Approximately one week ago, a beautiful gift arrived in my mailbox from the U.K. The timeliness of this was a gift unto itself. At a time in my life when I am incapable of reading anything lengthy or time exacting, arrives this book of poetry from a writer friend I “met” on WordPress.com some weeks ago.
Marie Marshall is the poet I speak of and I find it difficult to believe this woman has only been writing since 2004…
A book of poetry like no other I have ever read before, “Naked In The Sea” has lived in my purse since it arrived. I thought I might part with it briefly to share with a friend but I cannot. I must keep this gift all for myself at the ready to nurture me, to remind me of the stages, ages and pages of life we all experience individually and collectively. Most of all, to selfishly savour my two personal favorite sections: The Rustle and Six Poems About Hunger.
Marie’s fresh prose is so engaging, so thought-provoking, that someone may be calling your name in the very room you are in, but the lingering imagery and ethereal sensations of having touched the universes she describes prevent you hearing a thing anyone says. I know this because this happened to me.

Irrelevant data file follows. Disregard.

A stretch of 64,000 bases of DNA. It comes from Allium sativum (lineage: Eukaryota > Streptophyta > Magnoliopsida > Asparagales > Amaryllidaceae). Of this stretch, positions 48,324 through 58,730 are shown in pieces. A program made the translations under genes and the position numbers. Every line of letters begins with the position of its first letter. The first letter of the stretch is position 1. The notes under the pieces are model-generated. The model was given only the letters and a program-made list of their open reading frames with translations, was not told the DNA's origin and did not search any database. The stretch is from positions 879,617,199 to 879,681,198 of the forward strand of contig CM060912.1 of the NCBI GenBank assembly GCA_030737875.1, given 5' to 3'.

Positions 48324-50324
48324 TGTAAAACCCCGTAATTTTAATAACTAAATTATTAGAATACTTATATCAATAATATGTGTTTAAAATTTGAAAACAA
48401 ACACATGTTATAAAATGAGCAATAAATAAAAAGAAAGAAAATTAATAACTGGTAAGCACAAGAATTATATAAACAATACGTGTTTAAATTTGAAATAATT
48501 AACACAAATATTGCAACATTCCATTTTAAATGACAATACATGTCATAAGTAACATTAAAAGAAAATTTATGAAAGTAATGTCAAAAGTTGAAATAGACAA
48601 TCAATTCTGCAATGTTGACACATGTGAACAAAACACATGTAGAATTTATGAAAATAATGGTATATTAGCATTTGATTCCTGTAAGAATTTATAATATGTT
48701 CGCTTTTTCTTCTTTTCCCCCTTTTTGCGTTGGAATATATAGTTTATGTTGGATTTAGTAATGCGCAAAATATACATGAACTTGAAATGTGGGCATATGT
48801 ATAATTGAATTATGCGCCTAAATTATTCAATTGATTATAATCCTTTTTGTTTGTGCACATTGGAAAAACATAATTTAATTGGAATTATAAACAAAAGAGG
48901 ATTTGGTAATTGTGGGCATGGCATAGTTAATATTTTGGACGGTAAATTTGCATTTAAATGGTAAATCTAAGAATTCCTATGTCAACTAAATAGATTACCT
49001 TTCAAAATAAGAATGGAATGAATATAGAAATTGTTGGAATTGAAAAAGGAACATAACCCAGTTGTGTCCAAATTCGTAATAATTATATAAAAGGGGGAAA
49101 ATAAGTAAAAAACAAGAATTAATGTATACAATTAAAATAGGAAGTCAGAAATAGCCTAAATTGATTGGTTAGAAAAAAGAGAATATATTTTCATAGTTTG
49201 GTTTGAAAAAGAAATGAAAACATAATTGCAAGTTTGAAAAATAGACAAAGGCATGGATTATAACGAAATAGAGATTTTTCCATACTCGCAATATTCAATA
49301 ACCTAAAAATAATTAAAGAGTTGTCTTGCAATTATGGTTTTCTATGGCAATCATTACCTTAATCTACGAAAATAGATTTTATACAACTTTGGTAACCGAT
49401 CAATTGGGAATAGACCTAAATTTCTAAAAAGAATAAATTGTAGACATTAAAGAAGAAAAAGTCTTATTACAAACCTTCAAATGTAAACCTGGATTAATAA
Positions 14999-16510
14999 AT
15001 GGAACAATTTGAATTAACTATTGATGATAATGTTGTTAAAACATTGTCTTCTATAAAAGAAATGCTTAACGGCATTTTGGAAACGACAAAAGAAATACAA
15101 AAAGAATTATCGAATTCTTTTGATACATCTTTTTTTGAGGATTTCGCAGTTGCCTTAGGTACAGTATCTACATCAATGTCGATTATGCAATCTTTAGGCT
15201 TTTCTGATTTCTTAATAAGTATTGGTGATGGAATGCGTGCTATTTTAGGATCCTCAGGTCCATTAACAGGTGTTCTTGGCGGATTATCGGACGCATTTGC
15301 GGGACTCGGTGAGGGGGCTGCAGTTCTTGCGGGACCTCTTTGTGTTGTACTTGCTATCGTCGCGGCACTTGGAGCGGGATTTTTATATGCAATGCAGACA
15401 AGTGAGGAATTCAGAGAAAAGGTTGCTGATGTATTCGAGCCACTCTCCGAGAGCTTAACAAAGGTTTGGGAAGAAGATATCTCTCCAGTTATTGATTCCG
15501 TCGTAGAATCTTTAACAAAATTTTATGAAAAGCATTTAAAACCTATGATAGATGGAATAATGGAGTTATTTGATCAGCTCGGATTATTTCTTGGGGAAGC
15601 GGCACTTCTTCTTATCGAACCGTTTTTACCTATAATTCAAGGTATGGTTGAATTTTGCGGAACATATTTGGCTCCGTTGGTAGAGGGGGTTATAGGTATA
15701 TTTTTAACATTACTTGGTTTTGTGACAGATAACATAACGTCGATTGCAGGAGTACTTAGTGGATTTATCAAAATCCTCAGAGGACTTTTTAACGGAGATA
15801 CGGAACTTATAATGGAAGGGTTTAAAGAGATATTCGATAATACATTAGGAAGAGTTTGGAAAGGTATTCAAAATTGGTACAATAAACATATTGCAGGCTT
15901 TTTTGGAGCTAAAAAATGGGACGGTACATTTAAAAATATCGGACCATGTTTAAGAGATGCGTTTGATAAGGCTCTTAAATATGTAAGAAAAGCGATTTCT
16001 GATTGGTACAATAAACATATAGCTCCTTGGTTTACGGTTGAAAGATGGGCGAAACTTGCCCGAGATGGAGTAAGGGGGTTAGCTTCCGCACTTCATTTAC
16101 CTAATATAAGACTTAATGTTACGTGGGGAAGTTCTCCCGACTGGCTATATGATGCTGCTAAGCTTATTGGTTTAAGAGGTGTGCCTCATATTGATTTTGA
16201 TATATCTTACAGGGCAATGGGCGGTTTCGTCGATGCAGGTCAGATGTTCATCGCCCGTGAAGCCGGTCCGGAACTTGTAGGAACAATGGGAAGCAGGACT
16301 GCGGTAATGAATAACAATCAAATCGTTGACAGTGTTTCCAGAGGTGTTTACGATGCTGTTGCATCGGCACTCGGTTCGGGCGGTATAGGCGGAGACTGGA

From the beautiful cover to the fluid artistry within, this book threatens to consume me and keep me enraptured in the pages of lyrical verse evocative of other times, places and everything I already know but didn’t know I knew at all until Marie made the literal and literary connection in her pages.
Delivered in a contemporary format with a style richly reminiscent of the writer of 100 Years of Solitude, Marie transports the reader to a place they did not anticipate but find themselves, as I did, delighted to discover and difficult to leave. If you were to ask me to do a comparison, I would have to say Marie’s work, to me, is a cross between two of my all time beloved writers: Christina Rossetti and Ayn Rand. The form and beauty are ever-present but grounded in the reality of being that lends itself to having been your own experience or physical sensation.
It is hard to believe this woman has only been writing for a few years and I find myself shaking my head at her literary skills, a mastery of art I both admire and aspire to reach. I marvel at how Marie writes a few lines of otherwise meaningless words, stringing them together so fluently that when you reach the close, a moon over an angled roof stays in your mind as firmly etched as if you had somehow magically narrated the scene yourself.
As a gift for the writer in your life or as an inspirational read for the poet residing within you, this captivating and surprising book of poetry is definitely both treat and treasure, one destined to live next to me in my purse forevermore.
Thank you, Marie Marshall.